From Unknown to Expected: Relief

Not knowing what will happen next is stressful. In our families, many times parents/caregivers have a sense of what will be happening next but the children don’t.

For children, the fear of the unknown can include everything from a new food, who will or won’t be at the playground, to the divorce of parents.  Children (particularly young children) face change more frequently than the rest of us, as they move from family out into the world, learning and growing.  It’s a necessary but also stressful part of life. Little ones give up bottles, cribs, and pacifiers; school-age children experience new teachers and/or schools, different classmates. We can help our children cope with change by building structure and consistency into their lives.

Children, like all of us, handle change best if it is within the context of a familiar routine.  The structure of routines allows them to feel safe and to feel a sense of mastery over their lives especially as they begin to manage the routines themselves.  Unexpected change (new sibling, new child care provider, or a family move) is easiest if the basic routines of the child’s day/life are maintained.

Routines within the family also help children learn to cooperate, to take charge of their own activities (bedtime routines, packing their backpack for the next school day), and to build a sense of competence.  Establishing some rituals along with daily routines – reading a story to your child after they get in bed, singing a song while brushing their hair in the morning –builds small connections with them, helping them feel secure.

Examples of routines (these are only samples, you and your children can make your own):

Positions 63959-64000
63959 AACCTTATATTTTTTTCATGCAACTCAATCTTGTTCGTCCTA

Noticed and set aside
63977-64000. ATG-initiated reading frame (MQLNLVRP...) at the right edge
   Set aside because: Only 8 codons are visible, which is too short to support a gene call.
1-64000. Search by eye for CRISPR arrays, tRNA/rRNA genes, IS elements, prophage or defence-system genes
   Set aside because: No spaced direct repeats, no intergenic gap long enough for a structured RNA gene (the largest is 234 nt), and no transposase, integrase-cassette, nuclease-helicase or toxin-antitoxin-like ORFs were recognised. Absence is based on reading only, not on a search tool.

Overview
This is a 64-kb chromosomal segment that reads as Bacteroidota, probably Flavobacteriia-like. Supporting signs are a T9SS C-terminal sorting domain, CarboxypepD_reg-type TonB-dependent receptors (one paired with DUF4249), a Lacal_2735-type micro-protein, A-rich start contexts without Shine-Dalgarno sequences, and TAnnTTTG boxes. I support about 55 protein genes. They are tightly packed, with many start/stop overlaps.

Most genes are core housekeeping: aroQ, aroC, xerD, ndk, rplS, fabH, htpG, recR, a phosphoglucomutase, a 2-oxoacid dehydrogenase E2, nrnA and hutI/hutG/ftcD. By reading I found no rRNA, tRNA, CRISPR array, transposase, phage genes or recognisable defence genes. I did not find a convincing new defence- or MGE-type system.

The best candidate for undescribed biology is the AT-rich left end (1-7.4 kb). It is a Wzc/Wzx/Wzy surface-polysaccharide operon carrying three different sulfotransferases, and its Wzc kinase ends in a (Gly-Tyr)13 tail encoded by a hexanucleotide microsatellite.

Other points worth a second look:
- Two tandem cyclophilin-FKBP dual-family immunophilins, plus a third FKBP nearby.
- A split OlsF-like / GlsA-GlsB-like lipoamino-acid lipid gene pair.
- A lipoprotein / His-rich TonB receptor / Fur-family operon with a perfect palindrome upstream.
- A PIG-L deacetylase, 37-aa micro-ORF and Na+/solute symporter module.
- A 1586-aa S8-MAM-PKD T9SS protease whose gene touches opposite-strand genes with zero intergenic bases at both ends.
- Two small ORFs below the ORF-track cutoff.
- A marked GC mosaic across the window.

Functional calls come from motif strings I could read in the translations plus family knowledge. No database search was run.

• Bed time (e.g. washing, tooth care, lay out clothes, story, bed)
  • Morning (hug, get dressed, breakfast, play, grab backpack, out the door)
  • After school (snack, play, time for homework, family work, family time)

Teaching routines:

  • Figure out together what is going to work
  • Practice the routine. For young children rehearsing routines outside of the time they are used is helpful. For example, a bedtime routine might be practiced on a Saturday morning.
  • Support the routine by working together and then gradually release responsibility to the child
  • Check back on how it is working.

Routine Charts:

  • Children benefit by having visual reminders for some routines (e.g. bedtime, morning).
  • Decide together what the routine looks like.
  • Involve your children to actively make the chart (have them make the drawings or be in the pictures and have paste it together). It is more important that it looks like their work than having it be beautiful.
  • As they learn to use the chart as a guide the adult can ask, “What is next on your chart?”

Routine and structure in our child’s lives provides them with a sense of safety and mastery that will stand them in good stead as they meet and deal with stress and change in their lives. More ideas for building routines.